TAMPA — Dr. Murray Shames holds a flexible, lightweight tube as wide as two garden hoses pushed together in his office at Tampa General Hospital. The polyester tube, and its thinner fastening branches with metal wiring, will be attached inside someon...
Published: 07/13/18
Is a bike lane backlash brewing over St. Pete’s MLK Jr. Street N?

Is a bike lane backlash brewing over St. Pete’s MLK Jr. Street N?

ST. PETERSBURG — In the next month, the city is poised to launch one of the most ambitious bike lane projects in the Tampa Bay area.But some local business owners want to stop construction of those bike lanes along two miles of one of the city’s busi...
Published: 07/13/18
Study says Tampa has some of the highest overdraft and banking fees nationwide

Study says Tampa has some of the highest overdraft and banking fees nationwide

Florida, including Tampa Bay, has some of the highest bank fees in the country, according to a recent study by bank comparison site DepositAccounts.The website broke down overdraft fees, third-party ATM fees and monthly service fees to rank the 50 bi...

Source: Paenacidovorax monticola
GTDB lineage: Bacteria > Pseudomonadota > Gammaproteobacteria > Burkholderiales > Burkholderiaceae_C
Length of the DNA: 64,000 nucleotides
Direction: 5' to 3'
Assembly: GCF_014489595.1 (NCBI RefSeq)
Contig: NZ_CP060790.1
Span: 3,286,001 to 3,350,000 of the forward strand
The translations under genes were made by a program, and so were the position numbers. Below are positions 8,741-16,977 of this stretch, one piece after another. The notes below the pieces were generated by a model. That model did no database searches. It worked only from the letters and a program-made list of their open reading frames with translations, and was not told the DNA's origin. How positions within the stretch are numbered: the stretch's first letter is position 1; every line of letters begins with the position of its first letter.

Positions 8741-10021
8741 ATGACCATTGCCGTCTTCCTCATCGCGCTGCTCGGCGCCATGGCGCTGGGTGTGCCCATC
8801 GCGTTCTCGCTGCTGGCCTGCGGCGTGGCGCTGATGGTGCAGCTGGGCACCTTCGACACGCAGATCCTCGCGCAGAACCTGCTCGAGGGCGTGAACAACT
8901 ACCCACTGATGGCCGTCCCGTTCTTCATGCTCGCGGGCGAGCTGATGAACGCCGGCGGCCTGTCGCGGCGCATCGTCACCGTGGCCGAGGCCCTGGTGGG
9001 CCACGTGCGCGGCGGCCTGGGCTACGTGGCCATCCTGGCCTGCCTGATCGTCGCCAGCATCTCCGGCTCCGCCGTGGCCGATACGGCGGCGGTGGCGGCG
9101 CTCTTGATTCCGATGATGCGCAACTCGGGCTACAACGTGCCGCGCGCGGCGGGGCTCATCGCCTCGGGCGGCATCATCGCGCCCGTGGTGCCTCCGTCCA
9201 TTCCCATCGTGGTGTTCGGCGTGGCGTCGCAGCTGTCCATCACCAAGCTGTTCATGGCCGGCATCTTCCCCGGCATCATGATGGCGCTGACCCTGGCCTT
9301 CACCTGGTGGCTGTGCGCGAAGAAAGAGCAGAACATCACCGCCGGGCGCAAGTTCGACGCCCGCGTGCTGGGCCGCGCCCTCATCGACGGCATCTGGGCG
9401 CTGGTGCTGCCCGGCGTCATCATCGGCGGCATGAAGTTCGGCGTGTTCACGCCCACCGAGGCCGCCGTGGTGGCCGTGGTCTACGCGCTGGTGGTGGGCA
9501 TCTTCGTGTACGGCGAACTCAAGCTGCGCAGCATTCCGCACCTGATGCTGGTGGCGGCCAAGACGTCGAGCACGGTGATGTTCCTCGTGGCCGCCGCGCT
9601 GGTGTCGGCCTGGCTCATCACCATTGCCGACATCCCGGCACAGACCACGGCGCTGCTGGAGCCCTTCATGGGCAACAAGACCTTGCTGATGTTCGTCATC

Published: 07/13/18

Miss out on Build-A-Bear’s Pay Your Age deal? Chuck E. Cheese has a Friday solution

Did you and your kids miss out on pay-your-age Build-A-Bear promotion? Perhaps they’d rather play some video games over a slice of pizza.In a promotion that some may say smacks a bit of piling on, Chuck E. Cheese announced an All You Can Play promoti...
Published: 07/13/18
Brink: Extending the Suncoast Parkway has gone from boondoggle to folly

Brink: Extending the Suncoast Parkway has gone from boondoggle to folly

In a few short weeks, the Suncoast 2 toll road project has gone from boondoggle to folly.State officials pitched the 13-mile extension of the Suncoast Parkway as a step toward eventually linking the road to Interstate 75 near Ocala via a project dubb...
Published: 07/13/18
Nissan recalls about 105K cars to replace Takata air bags

Nissan recalls about 105K cars to replace Takata air bags

Associated PressDETROIT — Nissan is recalling nearly 105,000 small cars to replace Takata passenger air bag inflators that can explode and hurl shrapnel at drivers and passengers. Included are the 2011 Versa sedan and the 2011 and 2012 Versa hatchbac...
Published: 07/13/18